Royal Botanic Gardens, Peradeniya is in the central province of Sri Lanka about 5.5 km south of Kandy town. It attracts 2 million visitors every year. It is close to the Mahaweli River (Sri Lanka’s longest river). It is known for its orchid collection. The garden contains over 4000 plant species including orchids, spices, medicinal plants and palm trees. Sri Lanka’s National Herbarium is attached to it. The botanical garden’s complete area is 147 acres (0.59 km2), 460 meters above sea level, and with an annual rainfall of 200 days. It is managed by the Department of Agriculture’s National Botanical Gardens Division.


Kandy view point is situated at Rajapihilla Mawatha near Kandy Lake. Approximately 1 km steep climb to the rajapihilla mawatha, there is a location where you can see a panoramic perspective of the kandy town, with lake and sri dalada maligawa. Very popular place for tourists. Restaurants and shops of souvenirs. The parking of the car is restricted. In this location, road vendors can be a nuisance.


Pinnawala Elephant Orphanage is an orphanage, nursery and captive breeding ground for wild Asian elephants located in the village of Pinnawala, 13 km northeast of the town of Kegalle in the province of Sabaragamuwa, Sri Lanka. Pinnawala is home to the world’s largest herd of captive elephants. There were 96 elephants living in Pinnawala in 2011, including 43 males and 68 females from 3 generations.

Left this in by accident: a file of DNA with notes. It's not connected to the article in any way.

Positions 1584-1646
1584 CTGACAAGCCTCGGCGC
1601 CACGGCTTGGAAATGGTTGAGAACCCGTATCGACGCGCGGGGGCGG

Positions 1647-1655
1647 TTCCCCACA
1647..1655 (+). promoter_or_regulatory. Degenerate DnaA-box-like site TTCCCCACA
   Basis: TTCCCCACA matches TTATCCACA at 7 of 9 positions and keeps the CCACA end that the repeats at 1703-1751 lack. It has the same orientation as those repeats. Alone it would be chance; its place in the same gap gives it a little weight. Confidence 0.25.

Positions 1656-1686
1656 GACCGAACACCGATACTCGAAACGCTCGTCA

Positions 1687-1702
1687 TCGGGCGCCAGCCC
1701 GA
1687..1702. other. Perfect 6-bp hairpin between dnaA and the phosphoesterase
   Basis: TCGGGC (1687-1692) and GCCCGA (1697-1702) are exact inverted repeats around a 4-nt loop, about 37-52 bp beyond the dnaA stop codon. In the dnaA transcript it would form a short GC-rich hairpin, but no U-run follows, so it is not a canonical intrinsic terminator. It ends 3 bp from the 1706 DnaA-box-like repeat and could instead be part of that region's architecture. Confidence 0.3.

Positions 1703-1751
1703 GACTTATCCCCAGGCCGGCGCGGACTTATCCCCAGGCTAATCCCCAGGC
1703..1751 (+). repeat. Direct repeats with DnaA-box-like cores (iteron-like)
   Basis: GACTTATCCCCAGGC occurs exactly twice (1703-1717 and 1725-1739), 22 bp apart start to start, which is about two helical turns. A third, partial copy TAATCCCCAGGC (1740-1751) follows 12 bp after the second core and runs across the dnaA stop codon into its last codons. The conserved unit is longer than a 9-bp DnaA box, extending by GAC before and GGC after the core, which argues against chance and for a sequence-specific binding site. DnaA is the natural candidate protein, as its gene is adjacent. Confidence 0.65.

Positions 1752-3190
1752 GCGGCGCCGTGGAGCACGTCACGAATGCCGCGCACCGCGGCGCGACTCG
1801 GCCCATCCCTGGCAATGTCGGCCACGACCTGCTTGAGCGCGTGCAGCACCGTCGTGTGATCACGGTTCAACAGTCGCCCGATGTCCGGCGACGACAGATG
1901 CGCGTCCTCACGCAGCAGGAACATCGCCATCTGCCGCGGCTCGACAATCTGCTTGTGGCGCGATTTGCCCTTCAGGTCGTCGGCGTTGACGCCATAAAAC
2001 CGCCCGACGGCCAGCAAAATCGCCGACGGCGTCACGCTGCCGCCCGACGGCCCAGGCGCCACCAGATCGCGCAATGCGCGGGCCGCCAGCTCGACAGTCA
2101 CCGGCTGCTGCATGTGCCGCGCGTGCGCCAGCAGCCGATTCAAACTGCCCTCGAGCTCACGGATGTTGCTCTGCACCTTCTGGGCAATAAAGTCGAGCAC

Feeding time

Visitors are completely enamored at feeding time when the younger babies are bottle fed with enormous amounts of infant formula, which they guzzle down in a few seconds. You can watch them feeding at 9.15 a.m., 1.15 p.m. and 5.00 p.m.

Bath time

Bathing is a great pachyderm pleasure, and the nearby wide river allows elephants to bathe twice a day, a regime that is essential for the hygiene, comfort and happiness of an elephant. Bath times are from 10 a.m. until 12 p.m. and from 2 p.m. until 4 p.m.


The Bahiravakanda Vihara Buddha statue, with its steps up the back leading to a dramatic perspective over the town, is a literal as well as spiritual highlight of your visit to Kandy. The 88 ft pure-white statue, which contains a gallery showing photos of Buddha’s lives from child to manhood, is part of a tiny, intimate convent on the hillside just outside the town. Building started in 1972, and ten years later the statue, its crowning glory, was finished. The monastery and statue is now an established characteristic of the Kandy tourist path with all the classic accoutrements, including sculptures and traditional historical depictions.


At the outskirts of Kandy city, one will find this unique Buddhist temple built of stone, brick, and lime plaster. During the reign of King Buvanekabahu IV, Lankatilaka Temple was first built in 1344. Built on a large, uneven outcrop, this temple forced the builders to build an uneven foundation. The temple was originally constructed in four stories and rose about 25 meters above sea level. Now, the temple has only a first floor section covered with a wooden ceiling tiled. The primary entrance of the “dragon arch,” facing east, is accessed from a long stone staircase that leads from the village at the rock base.